Monday, February 23, 2009

Book Making Ten

Ten Things to Help You Make Books

Freeware caution: always scan free downloads of anything for bugs and other threats before dumping the programs into your hard drive.

Blurb.com offers BookSmart*, a free software program you download and use to create a book from your photo and text files before you upload it to them and order however many copies you want printed (and their prices aren't bad.) The software also allows you to print out a copy of the book yourself, but the pages are produced only one per page and watermarked in the background with "For Proofreading Only." (Registration required, OS: Windows XP/Vista, Mac OSX)

For making a simple book cover online that you can print out, head over at ReadWriteThink.org's Book Cover Creator (yes, it's for kids, but we won't tell them we're grownups.)

Gordon Reynolds' Book Format freeware "takes a file of text and reformats a version of it in such a way that the pages printed can be put together as a book after being printed out from a standard A4 printer" (OS: Windows 95/98)

If you'd like to make some chapbooks (they're not just for poets anymore) check out Stacie Naczelnik's excellent online tutorial How to Make a Chapbook ~ an Illustrated, Step-by-Step Guide.

The Printable Notebook freeware allows you to organize your data and then print it out in notebook format.

Generate your own Romance Novel Cover.

The latest version of Seaside Soft Book Manager freeware allows you to create virtual books with graphics and music.

For some tips on the reality of self-pubbing, read Morris Rosenthal's article Self Publishing and Printing Your Own Book.

Good book-making advice can be found in Daiya.Mvps.org's article So You Want to Write a Book with MS Word.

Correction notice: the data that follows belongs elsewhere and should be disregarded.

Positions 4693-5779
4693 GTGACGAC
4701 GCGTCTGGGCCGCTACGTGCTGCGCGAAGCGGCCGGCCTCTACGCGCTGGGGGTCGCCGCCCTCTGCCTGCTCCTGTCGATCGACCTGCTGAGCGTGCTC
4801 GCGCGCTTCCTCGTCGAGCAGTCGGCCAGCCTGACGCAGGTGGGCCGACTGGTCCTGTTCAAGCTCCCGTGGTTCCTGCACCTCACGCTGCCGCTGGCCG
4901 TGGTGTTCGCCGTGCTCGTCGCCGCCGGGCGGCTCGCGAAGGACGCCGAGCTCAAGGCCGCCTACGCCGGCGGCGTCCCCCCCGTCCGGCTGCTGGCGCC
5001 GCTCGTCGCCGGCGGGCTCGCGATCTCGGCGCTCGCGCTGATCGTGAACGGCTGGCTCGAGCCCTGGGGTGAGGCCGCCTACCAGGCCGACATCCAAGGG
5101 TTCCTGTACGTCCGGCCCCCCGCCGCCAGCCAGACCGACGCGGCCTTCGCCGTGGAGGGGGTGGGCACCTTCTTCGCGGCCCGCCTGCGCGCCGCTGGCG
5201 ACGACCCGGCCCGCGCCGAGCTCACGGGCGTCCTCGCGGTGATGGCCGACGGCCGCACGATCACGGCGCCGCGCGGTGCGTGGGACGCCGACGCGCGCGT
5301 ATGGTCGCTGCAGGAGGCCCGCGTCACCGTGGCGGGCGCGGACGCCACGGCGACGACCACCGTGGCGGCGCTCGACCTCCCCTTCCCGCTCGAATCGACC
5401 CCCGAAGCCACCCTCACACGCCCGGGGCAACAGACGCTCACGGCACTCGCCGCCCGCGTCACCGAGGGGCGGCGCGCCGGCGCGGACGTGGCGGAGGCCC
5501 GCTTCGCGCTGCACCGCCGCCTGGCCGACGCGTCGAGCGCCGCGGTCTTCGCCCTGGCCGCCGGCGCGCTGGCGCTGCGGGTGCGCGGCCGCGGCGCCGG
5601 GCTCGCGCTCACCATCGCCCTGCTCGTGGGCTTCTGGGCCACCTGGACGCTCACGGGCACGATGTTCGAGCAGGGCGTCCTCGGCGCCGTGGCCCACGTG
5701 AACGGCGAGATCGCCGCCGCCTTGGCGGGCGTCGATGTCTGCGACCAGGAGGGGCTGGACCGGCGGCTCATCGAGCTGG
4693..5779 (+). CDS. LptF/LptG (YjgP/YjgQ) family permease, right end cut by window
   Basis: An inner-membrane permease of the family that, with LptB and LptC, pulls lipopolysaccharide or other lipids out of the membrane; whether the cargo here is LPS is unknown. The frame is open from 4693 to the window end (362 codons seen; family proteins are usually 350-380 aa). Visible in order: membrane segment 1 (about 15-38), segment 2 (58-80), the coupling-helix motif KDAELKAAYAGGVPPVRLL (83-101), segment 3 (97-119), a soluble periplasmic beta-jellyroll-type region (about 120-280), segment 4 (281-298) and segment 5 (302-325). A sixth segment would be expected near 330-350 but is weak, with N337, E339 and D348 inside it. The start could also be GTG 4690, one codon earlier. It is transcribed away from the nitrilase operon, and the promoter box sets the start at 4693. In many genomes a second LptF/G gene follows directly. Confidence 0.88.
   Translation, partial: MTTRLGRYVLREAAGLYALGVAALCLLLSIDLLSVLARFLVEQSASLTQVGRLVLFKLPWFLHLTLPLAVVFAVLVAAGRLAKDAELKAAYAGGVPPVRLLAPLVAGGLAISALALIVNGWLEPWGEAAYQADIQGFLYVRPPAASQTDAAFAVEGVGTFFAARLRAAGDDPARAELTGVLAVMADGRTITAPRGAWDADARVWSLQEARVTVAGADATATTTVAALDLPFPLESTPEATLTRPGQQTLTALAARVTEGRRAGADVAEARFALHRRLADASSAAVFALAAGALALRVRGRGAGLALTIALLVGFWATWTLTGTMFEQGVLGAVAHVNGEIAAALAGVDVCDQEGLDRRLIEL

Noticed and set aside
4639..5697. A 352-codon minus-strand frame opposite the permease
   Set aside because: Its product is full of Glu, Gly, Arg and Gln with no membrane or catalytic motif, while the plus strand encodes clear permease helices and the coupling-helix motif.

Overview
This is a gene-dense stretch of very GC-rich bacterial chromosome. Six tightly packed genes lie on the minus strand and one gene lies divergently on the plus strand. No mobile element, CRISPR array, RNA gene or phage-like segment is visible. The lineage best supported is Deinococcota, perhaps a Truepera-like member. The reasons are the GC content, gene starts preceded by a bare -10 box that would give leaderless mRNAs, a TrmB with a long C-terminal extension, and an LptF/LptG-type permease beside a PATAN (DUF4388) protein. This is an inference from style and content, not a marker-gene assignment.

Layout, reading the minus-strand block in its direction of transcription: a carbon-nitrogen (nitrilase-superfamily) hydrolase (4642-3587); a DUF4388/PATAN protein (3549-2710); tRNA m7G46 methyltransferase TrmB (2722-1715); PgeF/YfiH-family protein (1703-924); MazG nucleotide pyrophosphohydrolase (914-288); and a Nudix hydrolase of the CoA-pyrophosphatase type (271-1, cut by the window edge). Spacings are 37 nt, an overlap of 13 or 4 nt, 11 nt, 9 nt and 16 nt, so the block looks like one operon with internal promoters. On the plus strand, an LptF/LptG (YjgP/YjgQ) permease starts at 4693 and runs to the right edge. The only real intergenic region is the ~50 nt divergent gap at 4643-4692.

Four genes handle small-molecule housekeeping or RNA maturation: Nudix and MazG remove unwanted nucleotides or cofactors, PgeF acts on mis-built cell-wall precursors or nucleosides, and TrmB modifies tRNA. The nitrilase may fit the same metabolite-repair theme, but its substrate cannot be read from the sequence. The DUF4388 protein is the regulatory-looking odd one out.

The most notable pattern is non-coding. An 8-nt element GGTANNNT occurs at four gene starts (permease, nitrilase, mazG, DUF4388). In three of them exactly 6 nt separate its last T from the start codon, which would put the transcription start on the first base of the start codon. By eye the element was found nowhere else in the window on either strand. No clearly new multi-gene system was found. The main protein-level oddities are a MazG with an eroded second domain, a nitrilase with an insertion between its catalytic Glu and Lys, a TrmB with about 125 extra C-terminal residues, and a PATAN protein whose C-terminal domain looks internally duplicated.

Our blogpal Simon Haynes's yBookMaker freeware allows you to publish your own e-books (to be read with yReader.)

*I tried this myself because I'm interested in self-publishing a print novel, and they'll print as few as 1 copy of whatever you upload. I'd also rather handle all the typesetting and page layouts myself, so I like having total control over the final product. BookSmart ran very slow on Vista and also shut down on me the first three times I used it -- but on the upside it did save my work automatically each time and was pretty simple to use. I'm going to check out a couple more POD printers before I make up my mind, but I'll keep you guys updated if/when I decide what I'm going to do.

3 comments:

  1. Thanks, will check out the cover link and chapbook instructions. Also looking forward to your self-pub novel results.

    ReplyDelete
  2. Thanks for a stunning collection of resources.

    Much appreciated.

    ReplyDelete
  3. Thanks for highlighting resources from ReadWriteThink. We are very proud of what we have to offer on the site! If you are interested, we pay educators in the field to publish lesson plans and share teaching ideas. Let me know if you would like more information.

    ReplyDelete